Fordtran and Walsh (l973) studied gastric emptying of solid meals in 7 patients with duodenal ulcer and 6 normal subjects. Using an infusion of sodiumbicarbonate to control intragastric pH and to act as a buffer, it was found that the duodenal ulcer patients emptied the meal buffer at a much more rapid rate than normal controls. It was acknowledged that the emptying rate of the buffer might not necessarily be the same as the emptying rate of the total mass in the stomach.

Using a solid meal labelled with Indium 113m DPTA, Howlett et al. (l976) compared gastric emptying in 27 duodenal ulcer patients with 26 normal subjects. The half emptying time did not differ significantly in the two groups; when applying a method of principal component analysis to the results, a number of duodenal ulcer patients showed a relative slowing of the rate during the later phase of gastric emptying. It was suggested that the faster emptying previously found by Griffith et al. (l966, l968) and by Fordtran and Walsh (l973) might have been due to the fact that their meals had twice the volume of that of Howlett et al. (l976).

Liebermann-Meffert et al. (l98l) studied the response of gastric musculature to electrical vagal stimulation during intraoperative vagomotor tests in different groups of patients. Although a pressure rise occurred in all groups, it was found that the amplitude and duration of the contractions, and the integrated motor response was significantly greater in patients with gastric ulcer than in patients with duodenal ulcer. It was concluded that the motility disorder of the gastric musculature in duodenal ulceration was less evident than in gastric ulceration and seemed to be of minor importance. During histological studies of the antropyloric wall in peptic ulcer disease, Liebermann-Meffert and Allgöwer (l98l) found that less thickening occurred in duodenal ulcer than in gastric ulcer; the abnormal features of muscle and ganglion cells were also less severe in duodenal ulceration.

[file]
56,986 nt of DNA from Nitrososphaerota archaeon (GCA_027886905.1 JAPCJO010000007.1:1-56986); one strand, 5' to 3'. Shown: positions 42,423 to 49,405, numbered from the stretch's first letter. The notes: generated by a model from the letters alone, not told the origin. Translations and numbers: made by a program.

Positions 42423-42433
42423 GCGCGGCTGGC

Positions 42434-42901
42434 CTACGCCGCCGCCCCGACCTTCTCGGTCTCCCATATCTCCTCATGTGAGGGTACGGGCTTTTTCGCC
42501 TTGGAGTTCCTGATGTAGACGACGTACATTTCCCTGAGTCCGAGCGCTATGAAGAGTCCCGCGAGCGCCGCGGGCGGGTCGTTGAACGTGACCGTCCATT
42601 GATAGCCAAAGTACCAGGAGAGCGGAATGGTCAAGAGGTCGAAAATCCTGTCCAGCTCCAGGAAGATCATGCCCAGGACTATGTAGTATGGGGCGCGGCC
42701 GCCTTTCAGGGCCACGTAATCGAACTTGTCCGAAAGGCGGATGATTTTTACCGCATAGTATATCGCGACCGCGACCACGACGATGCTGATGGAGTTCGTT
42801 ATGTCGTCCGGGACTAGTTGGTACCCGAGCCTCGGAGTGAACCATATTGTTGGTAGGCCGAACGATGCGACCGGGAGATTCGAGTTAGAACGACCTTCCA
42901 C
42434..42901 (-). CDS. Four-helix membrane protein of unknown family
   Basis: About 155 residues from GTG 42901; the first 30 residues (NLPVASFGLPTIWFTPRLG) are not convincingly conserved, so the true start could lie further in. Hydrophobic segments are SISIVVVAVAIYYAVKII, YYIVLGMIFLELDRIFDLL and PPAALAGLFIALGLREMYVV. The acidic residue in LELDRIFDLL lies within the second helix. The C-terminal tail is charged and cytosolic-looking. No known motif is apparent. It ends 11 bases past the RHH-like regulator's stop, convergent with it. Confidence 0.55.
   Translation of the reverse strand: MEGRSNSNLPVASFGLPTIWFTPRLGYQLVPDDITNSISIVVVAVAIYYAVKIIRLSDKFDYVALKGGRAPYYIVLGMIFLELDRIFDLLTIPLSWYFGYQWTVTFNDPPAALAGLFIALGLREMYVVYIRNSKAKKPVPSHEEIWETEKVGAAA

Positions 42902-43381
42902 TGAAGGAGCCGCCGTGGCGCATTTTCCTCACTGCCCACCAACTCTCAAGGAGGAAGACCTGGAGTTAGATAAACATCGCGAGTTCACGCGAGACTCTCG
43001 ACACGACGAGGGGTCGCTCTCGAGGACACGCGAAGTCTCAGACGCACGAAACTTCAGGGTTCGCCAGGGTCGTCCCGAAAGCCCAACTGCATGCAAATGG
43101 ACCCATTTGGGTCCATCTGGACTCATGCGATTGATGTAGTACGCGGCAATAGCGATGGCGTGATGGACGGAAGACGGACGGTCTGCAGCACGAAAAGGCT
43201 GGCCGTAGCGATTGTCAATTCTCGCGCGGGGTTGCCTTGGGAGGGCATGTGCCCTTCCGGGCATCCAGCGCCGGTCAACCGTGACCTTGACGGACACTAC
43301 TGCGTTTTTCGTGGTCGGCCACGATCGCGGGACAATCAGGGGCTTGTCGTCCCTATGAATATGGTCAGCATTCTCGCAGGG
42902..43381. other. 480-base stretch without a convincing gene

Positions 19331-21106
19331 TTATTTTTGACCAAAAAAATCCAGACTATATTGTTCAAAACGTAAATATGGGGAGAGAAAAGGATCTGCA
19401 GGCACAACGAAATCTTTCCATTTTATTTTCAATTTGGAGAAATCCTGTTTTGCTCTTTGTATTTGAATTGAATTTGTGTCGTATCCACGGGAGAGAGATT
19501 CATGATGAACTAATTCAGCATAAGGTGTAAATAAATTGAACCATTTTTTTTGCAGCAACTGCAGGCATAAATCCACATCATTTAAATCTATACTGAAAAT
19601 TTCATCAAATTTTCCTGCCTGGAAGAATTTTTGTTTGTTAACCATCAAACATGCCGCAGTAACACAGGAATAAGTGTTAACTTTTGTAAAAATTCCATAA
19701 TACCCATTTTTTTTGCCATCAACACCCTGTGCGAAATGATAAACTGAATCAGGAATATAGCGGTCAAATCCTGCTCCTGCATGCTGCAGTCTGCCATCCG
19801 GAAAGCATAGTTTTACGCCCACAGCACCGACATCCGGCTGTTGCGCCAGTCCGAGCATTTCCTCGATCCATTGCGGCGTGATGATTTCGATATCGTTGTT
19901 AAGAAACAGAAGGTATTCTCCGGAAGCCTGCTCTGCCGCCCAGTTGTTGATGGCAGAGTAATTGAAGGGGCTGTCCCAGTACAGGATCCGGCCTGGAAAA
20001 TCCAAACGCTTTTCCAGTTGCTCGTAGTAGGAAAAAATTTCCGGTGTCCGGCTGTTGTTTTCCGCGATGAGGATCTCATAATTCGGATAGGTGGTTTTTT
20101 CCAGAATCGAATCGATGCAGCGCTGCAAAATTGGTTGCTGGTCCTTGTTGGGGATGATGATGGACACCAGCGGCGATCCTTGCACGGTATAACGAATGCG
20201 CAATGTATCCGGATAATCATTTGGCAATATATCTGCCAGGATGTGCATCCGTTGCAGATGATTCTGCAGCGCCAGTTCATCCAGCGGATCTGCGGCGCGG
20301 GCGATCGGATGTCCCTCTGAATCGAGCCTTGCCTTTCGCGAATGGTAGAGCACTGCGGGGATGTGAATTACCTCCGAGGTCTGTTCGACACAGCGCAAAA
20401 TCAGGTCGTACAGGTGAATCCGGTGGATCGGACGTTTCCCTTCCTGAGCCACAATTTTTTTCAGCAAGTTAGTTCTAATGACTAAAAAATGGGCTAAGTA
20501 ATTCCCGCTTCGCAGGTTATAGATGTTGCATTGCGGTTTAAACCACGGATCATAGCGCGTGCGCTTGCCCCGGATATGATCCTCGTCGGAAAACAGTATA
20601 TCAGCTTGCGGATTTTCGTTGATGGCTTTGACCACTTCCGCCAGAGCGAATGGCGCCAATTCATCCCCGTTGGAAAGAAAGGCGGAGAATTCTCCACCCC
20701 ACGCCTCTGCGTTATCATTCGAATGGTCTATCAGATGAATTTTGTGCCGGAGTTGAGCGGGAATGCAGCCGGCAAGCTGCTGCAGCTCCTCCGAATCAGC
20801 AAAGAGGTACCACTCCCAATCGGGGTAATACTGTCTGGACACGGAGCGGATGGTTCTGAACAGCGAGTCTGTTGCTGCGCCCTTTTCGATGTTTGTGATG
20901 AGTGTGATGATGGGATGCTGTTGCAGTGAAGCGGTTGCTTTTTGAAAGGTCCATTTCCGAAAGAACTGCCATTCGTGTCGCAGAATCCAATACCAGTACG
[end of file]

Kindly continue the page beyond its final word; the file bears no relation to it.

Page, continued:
Lam et al. (l982), using a marker-dilution method, found that duodenal ulcer patients emptied liquid meals more rapidly than normal subjects.

Earlam et al. (l985) found histological evidence of chronic "antral" gastritis in 33 of 36 patients with duodenal ulceration who required surgery after prolonged but unsuccessful medical therapy. Of these, 24 had chronic superficial, and 9 chronic atrophic gastritis. The high incidence of antral gastritis was considered to be a striking finding; it was thought that it could be related to the severe symptoms in this particular group of cases.

According to Brooks (l985) duodenal ulceration should be looked upon as a heterogeneous syndrome which includes the following: (1) acute erosions; (2) uncomplicated ulcers; (3) bleeding; (4) perforation; (5) gastric outlet obstruction; (6) ulcers resistant to healing under treatment, and (7) recurrent ulceration after surgery. Not all patients will exhibit the same abnormalities in function; in some, gastric motor function may show an increase in frequency and amplitude of "antral" contractions with accelerated emptying of solids. On the whole associated gastritis of antral mucosa is a common finding.